For African Americans, jazz music, has always had a political undercurrent. Slave songs spoke of the “Israelites” enslaved by the Egyptians, such as in Go Down Moses, symbolising their own yearning for freedom. However, it took time for the assertion of the political message to develop in a more discernible way. Jazz’s status as a form of entertainment had effectively subdued the message for many years, because of the ostracisation of those involved and because of the early popularity of the white swing bands. The majority of jazz musicians were not political activists, rarely explicitly political in their work, however, they often expressed their political ideals, sometimes more subtley other times more overtly through their music.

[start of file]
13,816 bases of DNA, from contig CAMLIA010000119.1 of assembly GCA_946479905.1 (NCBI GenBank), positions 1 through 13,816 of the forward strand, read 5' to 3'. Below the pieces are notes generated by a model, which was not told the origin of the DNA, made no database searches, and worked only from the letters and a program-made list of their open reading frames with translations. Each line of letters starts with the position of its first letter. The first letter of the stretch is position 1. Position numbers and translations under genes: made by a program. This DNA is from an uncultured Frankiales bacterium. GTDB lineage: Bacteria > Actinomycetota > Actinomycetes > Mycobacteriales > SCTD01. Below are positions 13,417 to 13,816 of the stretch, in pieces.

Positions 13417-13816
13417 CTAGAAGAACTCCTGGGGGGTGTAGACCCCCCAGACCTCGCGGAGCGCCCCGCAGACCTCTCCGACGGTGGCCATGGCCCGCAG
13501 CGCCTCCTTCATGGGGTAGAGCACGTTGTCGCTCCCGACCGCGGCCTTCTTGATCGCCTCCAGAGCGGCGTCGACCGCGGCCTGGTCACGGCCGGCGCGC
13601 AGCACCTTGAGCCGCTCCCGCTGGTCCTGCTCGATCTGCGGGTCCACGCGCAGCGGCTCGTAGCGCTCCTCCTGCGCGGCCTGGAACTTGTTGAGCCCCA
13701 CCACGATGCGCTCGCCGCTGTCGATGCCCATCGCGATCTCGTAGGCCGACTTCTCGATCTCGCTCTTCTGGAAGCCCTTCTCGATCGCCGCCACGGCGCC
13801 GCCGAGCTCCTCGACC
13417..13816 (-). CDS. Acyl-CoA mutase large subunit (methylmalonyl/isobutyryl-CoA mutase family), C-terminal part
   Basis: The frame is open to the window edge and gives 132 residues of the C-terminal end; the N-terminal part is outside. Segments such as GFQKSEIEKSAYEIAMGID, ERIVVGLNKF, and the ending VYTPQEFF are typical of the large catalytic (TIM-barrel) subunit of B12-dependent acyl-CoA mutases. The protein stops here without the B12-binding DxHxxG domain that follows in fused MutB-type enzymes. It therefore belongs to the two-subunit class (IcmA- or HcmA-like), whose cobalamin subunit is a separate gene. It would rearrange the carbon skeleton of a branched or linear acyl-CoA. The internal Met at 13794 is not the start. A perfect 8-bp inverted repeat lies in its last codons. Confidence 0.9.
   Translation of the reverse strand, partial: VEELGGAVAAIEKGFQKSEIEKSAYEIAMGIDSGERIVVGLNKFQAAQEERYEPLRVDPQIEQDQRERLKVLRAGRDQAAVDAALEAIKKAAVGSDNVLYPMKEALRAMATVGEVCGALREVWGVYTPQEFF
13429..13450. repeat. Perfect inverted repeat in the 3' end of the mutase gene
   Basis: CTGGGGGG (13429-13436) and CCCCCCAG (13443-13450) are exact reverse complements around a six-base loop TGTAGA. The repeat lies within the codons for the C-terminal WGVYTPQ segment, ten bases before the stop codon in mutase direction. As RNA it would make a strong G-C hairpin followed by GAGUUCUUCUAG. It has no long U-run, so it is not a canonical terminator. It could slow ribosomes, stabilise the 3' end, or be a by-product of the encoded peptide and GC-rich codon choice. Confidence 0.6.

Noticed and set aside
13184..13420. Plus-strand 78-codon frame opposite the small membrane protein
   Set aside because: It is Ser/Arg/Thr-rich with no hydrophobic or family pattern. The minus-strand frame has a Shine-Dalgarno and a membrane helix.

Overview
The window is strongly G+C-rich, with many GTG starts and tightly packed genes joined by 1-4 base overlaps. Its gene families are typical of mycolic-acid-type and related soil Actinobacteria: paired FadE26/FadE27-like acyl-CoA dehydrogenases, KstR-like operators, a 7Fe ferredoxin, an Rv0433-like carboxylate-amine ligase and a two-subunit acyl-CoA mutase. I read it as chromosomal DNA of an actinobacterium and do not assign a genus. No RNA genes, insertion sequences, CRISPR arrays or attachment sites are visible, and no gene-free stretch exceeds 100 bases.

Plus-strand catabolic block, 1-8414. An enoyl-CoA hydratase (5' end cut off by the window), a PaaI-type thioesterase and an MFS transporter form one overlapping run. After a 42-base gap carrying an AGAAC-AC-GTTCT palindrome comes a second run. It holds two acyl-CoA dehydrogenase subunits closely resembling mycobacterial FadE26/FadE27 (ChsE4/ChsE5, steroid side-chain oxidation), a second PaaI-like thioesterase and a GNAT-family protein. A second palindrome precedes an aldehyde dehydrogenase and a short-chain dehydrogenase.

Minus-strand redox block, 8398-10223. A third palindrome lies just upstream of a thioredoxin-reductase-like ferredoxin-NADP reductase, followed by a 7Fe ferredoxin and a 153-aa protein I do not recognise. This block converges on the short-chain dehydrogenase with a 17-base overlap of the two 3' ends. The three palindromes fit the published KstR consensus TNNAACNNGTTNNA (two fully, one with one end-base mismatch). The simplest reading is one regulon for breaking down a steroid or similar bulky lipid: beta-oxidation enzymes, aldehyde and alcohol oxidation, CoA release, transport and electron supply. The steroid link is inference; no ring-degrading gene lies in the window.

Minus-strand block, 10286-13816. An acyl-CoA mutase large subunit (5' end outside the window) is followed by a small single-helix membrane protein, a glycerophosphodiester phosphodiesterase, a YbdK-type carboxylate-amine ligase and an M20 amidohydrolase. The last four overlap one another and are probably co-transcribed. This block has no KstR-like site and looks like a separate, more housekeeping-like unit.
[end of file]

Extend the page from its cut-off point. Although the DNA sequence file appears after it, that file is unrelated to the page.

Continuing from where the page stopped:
For example, Blues. Latin jazz and Blues share many common component, elements and other features that show their similarities although the most strongest similarity between both styles is their shared cultural origins. Blues originated in 19th century southern United States and Latin jazz originated in African American communities in southern United States during the early 20th century. They both originated around the same parts of North America, around the same time. Latin jazz and Cool jazz also developed around the same time which was during the
Before this epoch, the indigenous people and the slaves brought to the Americas in the 17th century, danced to their own music, but very little is known about it. After the American Civil War people from the Caribbean and the south of the United States began to move to the big cities in the North. In New York many settled in the Harlem District. They brought with them their own music and cultural traditions. Dances as Charleston and Lindyhop became very popular among blacks as well as whites and the influence of what is called this ‘Harlem Renaissance’ spread even into Europe.